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My last house had a horrible front garden. The landlord had dug down several feet and used major chemicals, laid a membrane then filled it with stones. It wasn't for parking, he just didn't want to have to do any work on it. It was very satisfying when I noticed loads of poppies growing in between the stones !
The house we just moved into a couple of weeks ago has a very soggy, uneven, east facing front garden. A patchy bit of grass and standing water in pools. It's not going to beat me tho. The only thing apart from the grass is a clump of marigolds in the corner, got a shock when I saw them flowering in mid December. But ar least it means something will grow there.

Although I think it already looks very attractive, I really would like to enhance our front garden this year.  It faces East and the side of the house, where our drive is,  is North facing with lots of room for climbing plants in large pots.  In fact, I found Joe Swift's contribution to the Garden Revival programme enlightening, regarding the plants growing on a trellis up a drainpipe!

I'd like to do more with the front this year, it's in shade most of the day, even in mid summer. Woodland plants may grow there...when it was a garden, ferns did well and there are some evergreen grasses which may do well. I'm thinking I can move some of the gravel, cut through the weed membrane, plant up and move the gravel back, probably not a good plan

Garfield, the cat was buried in the front earlier this year too , I couldn't leave her at the vets, so when she went off to rainbow bridge and after much discussion with friends brought her home.

Any suggestions as to shade loving evergreen plants for the front would be welcomed...

Zoomer, you might want to look at the thread 'Woods' where there are a number of suggestions for shade loving plants.  I recommend a Mahonia, which is particularly good this time of year, producing beautiful yellow, scented blooms.



Thanks Patsy, just checked out Mahonia and am quite taken by it, very seasonal, cuttings would make a nice table decoration at Christmas and it flowers from November to March.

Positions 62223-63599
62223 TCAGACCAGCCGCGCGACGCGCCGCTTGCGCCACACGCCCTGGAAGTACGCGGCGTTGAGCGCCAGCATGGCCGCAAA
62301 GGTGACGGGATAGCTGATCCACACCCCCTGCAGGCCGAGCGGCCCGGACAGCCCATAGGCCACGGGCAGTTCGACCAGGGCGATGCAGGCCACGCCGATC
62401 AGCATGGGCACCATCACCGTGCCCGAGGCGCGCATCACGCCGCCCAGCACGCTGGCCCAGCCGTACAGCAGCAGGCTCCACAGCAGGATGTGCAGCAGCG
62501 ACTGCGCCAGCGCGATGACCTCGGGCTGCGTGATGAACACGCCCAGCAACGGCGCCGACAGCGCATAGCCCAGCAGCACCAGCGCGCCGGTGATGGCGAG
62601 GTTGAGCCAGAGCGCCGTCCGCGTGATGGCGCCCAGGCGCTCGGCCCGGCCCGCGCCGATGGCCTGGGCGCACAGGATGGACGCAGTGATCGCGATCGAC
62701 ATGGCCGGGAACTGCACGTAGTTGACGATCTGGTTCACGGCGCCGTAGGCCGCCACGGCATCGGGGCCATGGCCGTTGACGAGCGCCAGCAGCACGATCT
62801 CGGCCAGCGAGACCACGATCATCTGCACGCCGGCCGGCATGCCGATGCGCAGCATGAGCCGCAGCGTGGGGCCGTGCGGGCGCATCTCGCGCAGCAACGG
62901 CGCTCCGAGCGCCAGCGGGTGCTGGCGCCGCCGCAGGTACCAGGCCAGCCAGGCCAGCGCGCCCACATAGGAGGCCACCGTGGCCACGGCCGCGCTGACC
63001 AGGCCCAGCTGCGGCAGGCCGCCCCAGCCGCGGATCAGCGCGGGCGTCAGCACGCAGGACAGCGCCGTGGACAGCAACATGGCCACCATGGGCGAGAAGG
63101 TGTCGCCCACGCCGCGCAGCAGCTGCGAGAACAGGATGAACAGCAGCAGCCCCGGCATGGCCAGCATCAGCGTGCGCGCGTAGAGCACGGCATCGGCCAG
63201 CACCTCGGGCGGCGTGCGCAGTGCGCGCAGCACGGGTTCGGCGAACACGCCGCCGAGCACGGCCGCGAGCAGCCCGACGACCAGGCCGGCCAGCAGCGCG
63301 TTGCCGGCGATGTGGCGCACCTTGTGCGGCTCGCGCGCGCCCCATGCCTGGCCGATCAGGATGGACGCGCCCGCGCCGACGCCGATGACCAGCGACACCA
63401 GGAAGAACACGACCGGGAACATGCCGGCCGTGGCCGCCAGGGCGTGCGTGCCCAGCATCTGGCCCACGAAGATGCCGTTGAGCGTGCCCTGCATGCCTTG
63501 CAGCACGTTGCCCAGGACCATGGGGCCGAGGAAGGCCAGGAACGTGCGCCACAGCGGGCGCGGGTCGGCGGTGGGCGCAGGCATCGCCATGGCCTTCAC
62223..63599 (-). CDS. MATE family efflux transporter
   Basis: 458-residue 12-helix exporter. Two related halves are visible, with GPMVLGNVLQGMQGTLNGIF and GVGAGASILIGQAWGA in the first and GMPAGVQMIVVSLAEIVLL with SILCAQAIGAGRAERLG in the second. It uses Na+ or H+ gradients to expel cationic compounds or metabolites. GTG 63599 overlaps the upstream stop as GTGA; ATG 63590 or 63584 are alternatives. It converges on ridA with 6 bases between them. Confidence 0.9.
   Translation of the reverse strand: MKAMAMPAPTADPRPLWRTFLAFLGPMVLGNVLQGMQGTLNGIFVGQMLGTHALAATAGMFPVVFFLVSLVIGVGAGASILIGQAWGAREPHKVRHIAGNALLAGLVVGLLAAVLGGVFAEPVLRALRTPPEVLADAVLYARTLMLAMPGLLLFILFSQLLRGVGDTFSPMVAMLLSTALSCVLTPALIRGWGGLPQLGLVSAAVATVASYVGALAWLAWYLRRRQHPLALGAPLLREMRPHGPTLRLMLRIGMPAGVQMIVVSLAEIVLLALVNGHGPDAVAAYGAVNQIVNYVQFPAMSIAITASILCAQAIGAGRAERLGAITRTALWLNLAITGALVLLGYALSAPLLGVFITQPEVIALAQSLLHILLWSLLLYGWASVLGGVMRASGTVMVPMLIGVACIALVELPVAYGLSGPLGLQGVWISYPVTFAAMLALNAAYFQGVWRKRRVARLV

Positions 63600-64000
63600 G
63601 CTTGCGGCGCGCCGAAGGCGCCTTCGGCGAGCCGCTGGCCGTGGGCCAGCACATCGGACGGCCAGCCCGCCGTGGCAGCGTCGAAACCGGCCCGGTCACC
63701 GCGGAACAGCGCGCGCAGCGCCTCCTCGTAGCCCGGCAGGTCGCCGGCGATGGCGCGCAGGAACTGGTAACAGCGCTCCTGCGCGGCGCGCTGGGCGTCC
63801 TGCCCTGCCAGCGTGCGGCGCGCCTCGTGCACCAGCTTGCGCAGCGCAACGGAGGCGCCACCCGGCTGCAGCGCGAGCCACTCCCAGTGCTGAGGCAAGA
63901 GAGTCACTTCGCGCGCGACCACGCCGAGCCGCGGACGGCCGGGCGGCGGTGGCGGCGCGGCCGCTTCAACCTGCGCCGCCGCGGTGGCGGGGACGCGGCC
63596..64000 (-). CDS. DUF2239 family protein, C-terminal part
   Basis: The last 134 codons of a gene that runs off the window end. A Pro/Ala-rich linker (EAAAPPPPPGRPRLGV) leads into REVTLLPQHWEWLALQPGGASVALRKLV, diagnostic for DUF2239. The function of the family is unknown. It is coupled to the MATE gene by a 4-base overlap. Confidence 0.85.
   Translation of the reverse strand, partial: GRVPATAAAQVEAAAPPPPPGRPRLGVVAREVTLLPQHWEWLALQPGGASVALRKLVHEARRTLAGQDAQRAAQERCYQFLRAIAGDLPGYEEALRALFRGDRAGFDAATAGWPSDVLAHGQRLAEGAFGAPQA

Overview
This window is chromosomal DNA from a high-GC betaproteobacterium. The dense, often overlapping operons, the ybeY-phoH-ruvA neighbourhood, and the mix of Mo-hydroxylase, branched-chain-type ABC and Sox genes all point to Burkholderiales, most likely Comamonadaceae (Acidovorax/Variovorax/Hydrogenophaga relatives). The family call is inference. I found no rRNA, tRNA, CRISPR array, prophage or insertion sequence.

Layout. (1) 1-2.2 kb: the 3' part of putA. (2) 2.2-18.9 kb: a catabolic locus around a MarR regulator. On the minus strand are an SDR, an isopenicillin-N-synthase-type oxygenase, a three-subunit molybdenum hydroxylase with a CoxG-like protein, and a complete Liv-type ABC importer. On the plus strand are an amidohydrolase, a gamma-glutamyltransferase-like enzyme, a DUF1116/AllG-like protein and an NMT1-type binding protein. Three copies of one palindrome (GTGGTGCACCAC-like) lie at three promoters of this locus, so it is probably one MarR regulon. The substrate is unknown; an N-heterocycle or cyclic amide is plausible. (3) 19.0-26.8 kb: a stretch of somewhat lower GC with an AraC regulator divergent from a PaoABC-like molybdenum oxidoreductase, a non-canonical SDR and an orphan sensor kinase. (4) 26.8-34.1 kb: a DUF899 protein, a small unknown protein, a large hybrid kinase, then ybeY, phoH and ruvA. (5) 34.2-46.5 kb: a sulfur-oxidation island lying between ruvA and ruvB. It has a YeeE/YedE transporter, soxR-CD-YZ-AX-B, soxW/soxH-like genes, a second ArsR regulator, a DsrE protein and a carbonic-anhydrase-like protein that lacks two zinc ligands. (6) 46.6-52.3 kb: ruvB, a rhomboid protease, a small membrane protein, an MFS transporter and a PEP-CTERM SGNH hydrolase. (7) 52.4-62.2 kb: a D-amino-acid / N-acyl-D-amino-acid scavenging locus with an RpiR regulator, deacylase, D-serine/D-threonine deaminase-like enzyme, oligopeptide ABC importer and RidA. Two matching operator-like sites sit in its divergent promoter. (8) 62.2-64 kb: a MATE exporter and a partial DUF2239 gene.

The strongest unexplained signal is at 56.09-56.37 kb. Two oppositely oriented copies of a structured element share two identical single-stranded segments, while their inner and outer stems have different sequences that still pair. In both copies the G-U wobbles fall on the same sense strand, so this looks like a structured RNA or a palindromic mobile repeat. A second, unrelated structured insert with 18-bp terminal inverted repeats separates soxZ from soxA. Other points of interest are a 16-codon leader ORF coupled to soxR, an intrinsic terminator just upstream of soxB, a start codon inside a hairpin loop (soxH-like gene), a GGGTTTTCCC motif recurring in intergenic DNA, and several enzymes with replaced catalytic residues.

An easy, evergreen shrub with sweetly scented flowers in January through to March?  Sarcoccoca.  The scent wafts through the air beautifully    And honeysuckle too.  

I would have loved a good sized front garden but our is tiny and it was hideous large slabs when we moved in covering the whole thing.  There is only space for one car and we can't park on the road it's too busy and causes congestion, so we block paved (which does let water seep between gaps, obviously not as good as grass/soil but we needed a parking space).  I made sure the work men left me as much space round the edge as possible to put plants in which seemed a good compromise.  My mum has a decent sized front garden with lawn, shrubs and pots but hates gardening out there because she feels self conscious/exposed, not everyone has the confidence to talk to passing strangers!  Our street has pretty good front gardens, which contributed to us buying the place as my Grandad always says you can tell if it's a nice neighbourhood by how much care goes into the front gardens!

Sarcoccoca another good one, not so sure about honeysuckle Verdun,  I have trouble growing honeysuckle in the back garden so don't hold up much hope for the front  

I was thinking of getting a Sarcoccoca until I read somewhere that they sucker which made me think I'd always be trying to contain it.

Peat B

The 'demise' of the front garden is a result of the so called 'wealth' of people buying cars, paving over their front space and parking their cars on the concrete and slabs.  This show of affluence and parking lunacy, causes flooding in town already on a flood plain, bursts storm drains and ' Ho ho, wot 'ave we 'ere '?  Councils grant permission to slab over gardens, preventing the rain from soaking DOWN into the earth, it runs off onto the roads, into the drains, and the result is chaos. Wottasurprise ! ( not )

If town planning councils had a driblet of brain, they would grant permission only after a thundering gurt tax on garden loss, and eventually, the problem would 'drain away', in the manner it would naturally.  Too many bloody cars anyway !

Peat B

Furthermore.................. ! it would be quite simple to park the car onto one of these strong mesh things one can buy. lay it down over the parking space, on top of the grass or whatever, and the car sits on top without fuss, sinking, mess or nausea. it's hardly rocket science to solve 90% of these problems. Just a teeny bit of expense and common sense.                  But then, 99% of statistics are made up on the spot !

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